Thesis deadlines for Nov 2017

Please be reminded of the following deadlines for thesis manuscripts:
  • Adviser-approved manuscript for Ps 199.8: November 10 (Friday)
  • Adviser-approved proposal write-up for Ps 199.5: November 20 (Monday)
Hardcopies must be submitted to the Department Secretary by 4 PM of the day of the deadline.
Students who fail to submit requirements before the deadline will not be allowed to proceed with their presentations.  Final grade for Ps 199.5 and Ps 199.8 without a presentation is F.
Raphael A. Guerrero, Ph.D.
Associate Professor and Chair
Department of Physics
Ateneo de Manila University
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Schedules for thesis defense and thesis proposal defense for SY 2015-2016

ateneophysicshandbook_thesis_proposal_defense_schedule_20160119

Thesis defense schedules for PS 199.5 and PS 199.8 for SY 2015-2016

Thesis Defenses (Ps 199.8) will be held during the week of April 11-16. This week is the 3rd week before Seniors’ Final Exams (which will be held from May 2-4) and was so chosen to allow ample time for any preparation for submission for consideration for the SOSE Awards (which will be given during the week of May 10-13).

Thesis drafts are expected to be with the panelists one week before the defense (i.e. April 4-9). Hence, students are expected to submit their drafts to their advisers one week before the deadline for submission to the panelists (i.e. Mar 28 – Apr 2).

Thesis Proposals (Ps 199.5) will be held during the week of May 2-7. This week is the 2nd week before the Regular Final Exams (which will be held from May 16-21).

Proposal drafts are expected to be with the panelists one week before the defense (i.e. April 25-30). Hence, students are expected to submit their drafts to their advisers one week before the deadline for submission to the panelists (i.e. April 18-23).

The actual proposal/thesis grade may be lowered by 0.5 quality points (e.g. A reduces to a B+, B+ reduces to a B, etc.) for each day of lateness in submitting the draft to the panelists.

Physics Career Questions

by Quirino Sugon Jr.

A physics student named Nicole asked me several questions regarding careers in physics.  Below are my replies to her questions:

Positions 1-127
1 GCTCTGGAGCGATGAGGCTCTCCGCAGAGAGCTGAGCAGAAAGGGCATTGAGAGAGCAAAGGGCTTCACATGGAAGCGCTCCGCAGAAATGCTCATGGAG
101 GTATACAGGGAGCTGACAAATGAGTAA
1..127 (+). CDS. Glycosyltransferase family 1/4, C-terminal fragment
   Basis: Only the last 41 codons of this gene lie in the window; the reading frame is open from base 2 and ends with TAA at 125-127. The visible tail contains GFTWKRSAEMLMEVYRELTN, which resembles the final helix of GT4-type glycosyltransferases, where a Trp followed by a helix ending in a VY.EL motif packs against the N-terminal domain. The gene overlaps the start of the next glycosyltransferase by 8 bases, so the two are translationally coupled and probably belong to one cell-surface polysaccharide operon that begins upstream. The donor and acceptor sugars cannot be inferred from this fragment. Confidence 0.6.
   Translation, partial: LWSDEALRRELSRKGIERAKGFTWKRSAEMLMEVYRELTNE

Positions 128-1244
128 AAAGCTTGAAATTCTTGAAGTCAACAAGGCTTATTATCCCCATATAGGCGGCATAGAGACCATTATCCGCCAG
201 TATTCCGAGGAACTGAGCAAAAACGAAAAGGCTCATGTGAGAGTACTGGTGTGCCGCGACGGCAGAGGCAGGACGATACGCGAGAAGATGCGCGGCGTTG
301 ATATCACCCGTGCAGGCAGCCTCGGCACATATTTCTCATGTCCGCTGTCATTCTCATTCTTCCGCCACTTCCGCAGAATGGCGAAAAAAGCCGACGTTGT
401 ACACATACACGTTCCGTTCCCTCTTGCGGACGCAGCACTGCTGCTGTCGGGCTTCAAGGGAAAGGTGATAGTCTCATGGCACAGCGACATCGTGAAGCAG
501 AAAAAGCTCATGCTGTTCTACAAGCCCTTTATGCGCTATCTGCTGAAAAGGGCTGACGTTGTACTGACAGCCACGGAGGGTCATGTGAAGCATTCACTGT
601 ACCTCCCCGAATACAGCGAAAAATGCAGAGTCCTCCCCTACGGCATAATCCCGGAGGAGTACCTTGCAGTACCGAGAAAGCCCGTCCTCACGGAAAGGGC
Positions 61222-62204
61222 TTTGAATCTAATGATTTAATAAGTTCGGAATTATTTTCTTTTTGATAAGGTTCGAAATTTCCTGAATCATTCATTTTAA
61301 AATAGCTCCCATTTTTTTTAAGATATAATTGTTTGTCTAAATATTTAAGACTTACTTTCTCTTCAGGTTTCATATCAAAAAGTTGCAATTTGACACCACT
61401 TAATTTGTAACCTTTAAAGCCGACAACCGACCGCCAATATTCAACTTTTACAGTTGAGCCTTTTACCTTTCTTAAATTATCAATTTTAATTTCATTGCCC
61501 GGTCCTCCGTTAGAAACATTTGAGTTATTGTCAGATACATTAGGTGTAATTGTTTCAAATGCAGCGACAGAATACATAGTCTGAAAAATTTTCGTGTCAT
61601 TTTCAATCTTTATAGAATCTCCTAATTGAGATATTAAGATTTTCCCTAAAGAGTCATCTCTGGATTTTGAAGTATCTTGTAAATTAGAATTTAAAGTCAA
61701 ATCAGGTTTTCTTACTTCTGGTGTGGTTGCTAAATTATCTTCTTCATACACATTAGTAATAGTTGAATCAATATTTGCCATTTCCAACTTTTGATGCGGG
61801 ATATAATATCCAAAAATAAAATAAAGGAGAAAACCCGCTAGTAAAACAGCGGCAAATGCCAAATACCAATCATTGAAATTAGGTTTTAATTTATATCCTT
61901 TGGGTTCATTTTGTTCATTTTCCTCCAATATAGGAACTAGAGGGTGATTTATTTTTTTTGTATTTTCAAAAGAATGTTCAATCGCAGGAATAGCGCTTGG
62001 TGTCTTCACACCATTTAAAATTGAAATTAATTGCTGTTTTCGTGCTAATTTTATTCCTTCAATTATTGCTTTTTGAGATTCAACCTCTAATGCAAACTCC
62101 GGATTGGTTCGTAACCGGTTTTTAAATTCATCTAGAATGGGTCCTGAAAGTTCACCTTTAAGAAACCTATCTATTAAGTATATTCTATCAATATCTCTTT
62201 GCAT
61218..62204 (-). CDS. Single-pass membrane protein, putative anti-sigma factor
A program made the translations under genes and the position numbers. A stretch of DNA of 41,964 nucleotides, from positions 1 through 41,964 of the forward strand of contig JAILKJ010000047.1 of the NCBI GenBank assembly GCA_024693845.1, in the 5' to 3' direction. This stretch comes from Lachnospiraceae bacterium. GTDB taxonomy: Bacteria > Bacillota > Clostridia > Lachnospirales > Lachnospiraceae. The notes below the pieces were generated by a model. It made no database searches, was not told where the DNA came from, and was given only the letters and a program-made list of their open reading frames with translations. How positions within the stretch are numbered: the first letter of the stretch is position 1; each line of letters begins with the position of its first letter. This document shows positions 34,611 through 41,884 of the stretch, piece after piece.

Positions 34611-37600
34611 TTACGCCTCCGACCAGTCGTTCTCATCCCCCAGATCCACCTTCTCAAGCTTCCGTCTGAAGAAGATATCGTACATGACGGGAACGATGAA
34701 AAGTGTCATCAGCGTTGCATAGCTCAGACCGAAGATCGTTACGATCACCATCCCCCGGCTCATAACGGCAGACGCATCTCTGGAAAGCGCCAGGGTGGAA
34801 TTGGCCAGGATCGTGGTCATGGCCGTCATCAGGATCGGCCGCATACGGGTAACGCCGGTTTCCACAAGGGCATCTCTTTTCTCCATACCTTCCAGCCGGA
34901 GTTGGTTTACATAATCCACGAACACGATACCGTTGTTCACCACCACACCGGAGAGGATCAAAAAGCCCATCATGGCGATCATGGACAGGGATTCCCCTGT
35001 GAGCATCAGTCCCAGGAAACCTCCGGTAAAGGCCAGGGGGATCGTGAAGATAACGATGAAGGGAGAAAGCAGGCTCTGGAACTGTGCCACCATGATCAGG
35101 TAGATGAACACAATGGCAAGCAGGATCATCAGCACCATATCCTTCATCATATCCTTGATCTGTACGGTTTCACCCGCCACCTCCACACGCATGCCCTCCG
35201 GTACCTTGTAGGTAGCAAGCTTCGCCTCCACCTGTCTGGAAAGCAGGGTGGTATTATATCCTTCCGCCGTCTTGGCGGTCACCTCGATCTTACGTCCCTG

1.  What kind of grades/QPI (e.g. per major subject, per year, overall) do I need to be able to easily land a well-paying job in a physics related-field after I graduate?

You need at least to be a good student with a QPI of B.  But beyond the grades, your adviser’s recommendations regarding your work ethic is a big factor.  So you must work hard in your thesis.  It is a big plus if you presented your work in national or international conferences or get it published in international journals.  If you can get a publication out, your academic grades won’t matter much.

2.  What are you recommendations and opinions on choosing between pursuing a Master’s Degree in Physics right after college versus immediately pursuing a paying career with only a Bachelor’s Degree in Physics?

I would suggest you go straight to MS Physics.  In a crowded field of job seekers, an MS Physics is a plus.  A degree in MS Physics means you master one topic very well and that is your MS thesis.  Employers in technology firms normally layoff the bottom 30% of their employees.  An MS Physics degree may insulate you from this.  It takes only two years of full-time work to finish an MS Physics degree. In many companies, an MS degree would set you apart and may double your salary.

In the US, you go straight to PhD. in Physics.  An MS degree is only given as a consolation prize to those who finished their coursework but not their dissertation.  If you get accepted for PhD in Physics in US, you get to study for free and the university gives you at least $30,000 per year as a student.  (Read Reinabelle Reyes answers to physics career  questions of Physics Majors here.)

3.  Based on your knowledge, what is the competition like for physics-related job positions in the real world (locally, or in neighboring countries)? What can I do as a student to boost my chances of “getting the job” when pitted against other excellent physics degree graduates?